Although there were other suggestions — including filling-in the pond and creating a trailer park, or turning it into a remote controlled boat site, the City favoured the LFN plan.

In 1985 the site was designated as a nature park, and the LFN began planting bushes and trees in the area to attract wildlife. Trails were also built around the lagoon for the public to enjoy.

Today, the LFN is still heavily involved with the park.

Members continue to maintain floating roots and various nest boxes, and perform fish counts with the Langley Environmental Partners Society.

In 2014 there were 144 different species of birds recorded in the area, as well as several species of invasive fish.

Although the Lagoon has never been stocked with fish, over the years many non-native species have made their home there, most likely released from home aquariums or introduced by the Nicomekl River during flooding periods.

Get local stories you won't find anywhere else right to your inbox.
Sign up here

Just Posted

BC Liberal candidates Michael de Jong and Bruce Banman are projected to win in Abbotsford West and Abbotsford South, respectively. Tyler Olsen/Abbotsford News
Aldergrove Liberals de Jong and Banman heading to Victoria, say Highway 1 widening will be focus

In Abbotsford-Mission, BC Liberal Simon Gibson in close race against NDP’s Pam Alexis

B.C. Green Party leader Sonia Furstenau outlines her party's climate action platform at Nanaimo's Vancouver Island Conference Centre earlier this month. (News Bulletin file photo)
Green leader Furstenau declared victor in her home riding on Vancouver Island

Cowichan Valley voters elect freshly minted party leader for her second term

John Horgan has been re-elected the MLA for Langford-Juan de Fuca. (File-Black Press)
Horgan trounces challengers to be re-elected in his Vancouver Island riding

MLA has represented constituency of Langford-Juan de Fuca and its predecessors since 2005

Students at Brookswood Secondary participated in Student Vote 2020. (Katie Glover/Special to Langley Advance Times)
PHOTOS: Students cast a ballot for Langley candidates

Brookswood Secondary participated in Student Vote 2020

Voting locations in Langley for the 2020 BC provincial election. (Google)
MAP: Voting locations in Langley

Sites will be open from 8 a.m. to 8 p.m.

B.C. provincial health officer Dr. Bonnie Henry gives a daily briefing on COVID-19 cases at an almost empty B.C. Legislature press theatre in Victoria, B.C., on March 25, 2020. (Don Craig/B.C. government)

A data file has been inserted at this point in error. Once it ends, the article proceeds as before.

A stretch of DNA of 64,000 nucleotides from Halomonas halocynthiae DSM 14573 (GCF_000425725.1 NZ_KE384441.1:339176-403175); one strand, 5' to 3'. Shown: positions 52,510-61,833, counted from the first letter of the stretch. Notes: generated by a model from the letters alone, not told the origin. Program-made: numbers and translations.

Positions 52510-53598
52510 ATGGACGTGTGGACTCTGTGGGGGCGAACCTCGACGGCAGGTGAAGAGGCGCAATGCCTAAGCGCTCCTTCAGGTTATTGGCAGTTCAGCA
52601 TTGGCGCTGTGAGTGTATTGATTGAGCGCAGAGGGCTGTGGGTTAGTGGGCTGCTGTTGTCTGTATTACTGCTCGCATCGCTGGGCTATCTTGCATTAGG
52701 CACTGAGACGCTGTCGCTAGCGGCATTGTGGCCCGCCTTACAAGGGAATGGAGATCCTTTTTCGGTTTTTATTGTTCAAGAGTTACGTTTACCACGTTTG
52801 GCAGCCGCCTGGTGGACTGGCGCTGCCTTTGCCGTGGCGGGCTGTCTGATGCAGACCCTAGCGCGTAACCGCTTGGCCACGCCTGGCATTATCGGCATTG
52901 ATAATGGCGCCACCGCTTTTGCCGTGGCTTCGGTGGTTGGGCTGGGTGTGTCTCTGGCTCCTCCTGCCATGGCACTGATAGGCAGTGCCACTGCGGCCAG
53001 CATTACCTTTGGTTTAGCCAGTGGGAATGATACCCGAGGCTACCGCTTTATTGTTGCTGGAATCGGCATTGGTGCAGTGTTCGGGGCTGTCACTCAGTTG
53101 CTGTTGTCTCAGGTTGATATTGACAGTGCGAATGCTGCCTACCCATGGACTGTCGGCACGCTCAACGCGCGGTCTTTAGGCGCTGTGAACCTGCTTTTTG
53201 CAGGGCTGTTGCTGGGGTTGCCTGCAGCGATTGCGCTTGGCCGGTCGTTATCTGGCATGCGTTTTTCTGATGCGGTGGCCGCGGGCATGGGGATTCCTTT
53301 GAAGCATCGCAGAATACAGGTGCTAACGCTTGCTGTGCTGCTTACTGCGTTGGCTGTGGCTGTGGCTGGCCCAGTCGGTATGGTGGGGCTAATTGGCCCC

B.C. sees 223 new COVID-19 cases, now 2,009 active

Two new care home outbreaks in Surrey, Burnaby

Canada’s Chief Public Health Officer Theresa Tam responds to a question during a news conference Friday October 23, 2020 in Ottawa. Canada’s top physician says she fears the number of COVID-19 hospitalizations and deaths may increase in the coming weeks as the second wave continues to drive the death toll toward 10,000. THE CANADIAN PRESS/Adrian Wyld
Canada’s top doctor warns severe illness likely to rise, trailing spike in COVID-19 cases

Average daily deaths from virus reached 23 over the past seven days, up from six deaths six weeks ago

Is it time to start thinking about greener ways to package cannabis?

Packaging suppliers are still figuring eco-friendly and affordable packaging options that fit the mandates of Cannabis Regulations

Join Black Press Media and Do Some Good

Pay it Forward program supports local businesses in their community giving

BC Hydro map showing where power has been knocked out is dotted with over a dozen outages. (BC Hydro map screenshot)
Thousands without power in Lower Mainland on election day

One outage in Langley and Surrey is affecting over 4,000 customers

One dead after fiery crash near Agassiz

Agassiz RCMP report a 56-year-old man died Friday night

100 Mile Conservation officer Joel Kline gingerly holds an injured but very much alive bald eagle after extracting him from a motorist’s minivan. (Photo submitted)
B.C. driver thought he retrieved a dead bald eagle – until it came to life in his backseat

The driver believed the bird to be dead and not unconscious as it turned out to be

Most Read